Original URL path: http://www.classiclightweights.co.uk/designs/hs-gbrakes.html (2016-02-09)
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  • Allez pedals
    plates making up the frame are stamped in one piece from heavy gauge duralumin which will give the longest possible wear Dustcap and cone locknut are machined from solid duralumin bar A felt washer is fitted to the inner bearing to exclude all water and grit Spindle is of the hollow pattern for lightness and is drilled out 1 4 diameter to the maximum safe depth of 1 Both spindle and cone are of high grade tested steel heat treated to give maximum toughness and durability 5 32 diameter balls are fitted to both inside and ouside bearings The entire pedal is of first class appearance and the weight is only 10 ozs per pair An important point is that they may be fitted and removed with a standard pattern BSA box spanner a pedal spanner is not necessary Packed in attractive boxs 22 6 per pair Allez pedals are well engineered but over time pedals tend to take a lot of damage through grounding on the road and taking the brunt when a bike falls over Being of alloy construction the rear sideplate is often well worn always at an angle for some reason If you do come across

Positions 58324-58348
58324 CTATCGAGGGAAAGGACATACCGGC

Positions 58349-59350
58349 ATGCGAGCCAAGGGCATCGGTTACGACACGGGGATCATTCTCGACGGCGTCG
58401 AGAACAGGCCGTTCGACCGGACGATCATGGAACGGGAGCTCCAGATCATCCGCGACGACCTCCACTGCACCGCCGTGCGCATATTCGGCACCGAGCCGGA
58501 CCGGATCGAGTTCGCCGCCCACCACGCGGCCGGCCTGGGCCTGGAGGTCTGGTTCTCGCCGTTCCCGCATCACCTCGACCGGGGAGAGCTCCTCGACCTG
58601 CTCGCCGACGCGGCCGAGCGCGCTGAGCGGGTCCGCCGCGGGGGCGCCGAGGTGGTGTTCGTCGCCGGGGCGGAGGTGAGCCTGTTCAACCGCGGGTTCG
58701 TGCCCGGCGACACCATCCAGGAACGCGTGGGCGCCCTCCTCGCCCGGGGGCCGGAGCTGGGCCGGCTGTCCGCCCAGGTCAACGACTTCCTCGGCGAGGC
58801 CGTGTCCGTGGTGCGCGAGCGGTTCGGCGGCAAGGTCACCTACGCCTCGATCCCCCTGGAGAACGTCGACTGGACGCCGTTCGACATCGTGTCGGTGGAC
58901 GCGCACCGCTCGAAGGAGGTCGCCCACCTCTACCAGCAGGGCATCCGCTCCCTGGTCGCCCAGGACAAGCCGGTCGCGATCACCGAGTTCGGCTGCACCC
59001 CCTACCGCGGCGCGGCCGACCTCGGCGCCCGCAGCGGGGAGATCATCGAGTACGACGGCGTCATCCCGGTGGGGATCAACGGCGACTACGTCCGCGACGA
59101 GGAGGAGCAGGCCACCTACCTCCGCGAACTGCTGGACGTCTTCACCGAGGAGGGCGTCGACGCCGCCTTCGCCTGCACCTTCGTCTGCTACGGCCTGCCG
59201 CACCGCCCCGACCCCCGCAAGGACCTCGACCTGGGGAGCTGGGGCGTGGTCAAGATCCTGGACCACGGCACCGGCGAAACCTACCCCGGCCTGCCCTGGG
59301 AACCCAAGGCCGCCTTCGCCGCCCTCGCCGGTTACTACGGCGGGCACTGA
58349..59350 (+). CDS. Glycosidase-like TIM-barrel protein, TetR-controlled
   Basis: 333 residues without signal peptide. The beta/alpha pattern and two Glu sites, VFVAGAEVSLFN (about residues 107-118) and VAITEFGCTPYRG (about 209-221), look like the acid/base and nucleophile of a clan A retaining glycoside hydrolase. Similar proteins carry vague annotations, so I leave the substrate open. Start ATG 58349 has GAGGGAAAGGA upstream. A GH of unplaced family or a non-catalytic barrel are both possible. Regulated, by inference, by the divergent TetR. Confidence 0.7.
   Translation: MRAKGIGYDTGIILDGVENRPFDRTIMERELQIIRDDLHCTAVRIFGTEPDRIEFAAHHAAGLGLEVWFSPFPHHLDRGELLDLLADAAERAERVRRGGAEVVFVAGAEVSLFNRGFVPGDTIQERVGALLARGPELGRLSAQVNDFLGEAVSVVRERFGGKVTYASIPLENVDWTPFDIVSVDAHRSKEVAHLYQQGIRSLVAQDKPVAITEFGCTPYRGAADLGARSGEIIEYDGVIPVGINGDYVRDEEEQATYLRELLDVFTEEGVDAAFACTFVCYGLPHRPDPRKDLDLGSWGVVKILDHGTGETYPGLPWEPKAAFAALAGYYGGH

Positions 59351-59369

Original URL path: http://www.classiclightweights.co.uk/components/allez-pedals-comp.html (2016-02-09)
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  • Barelli pedals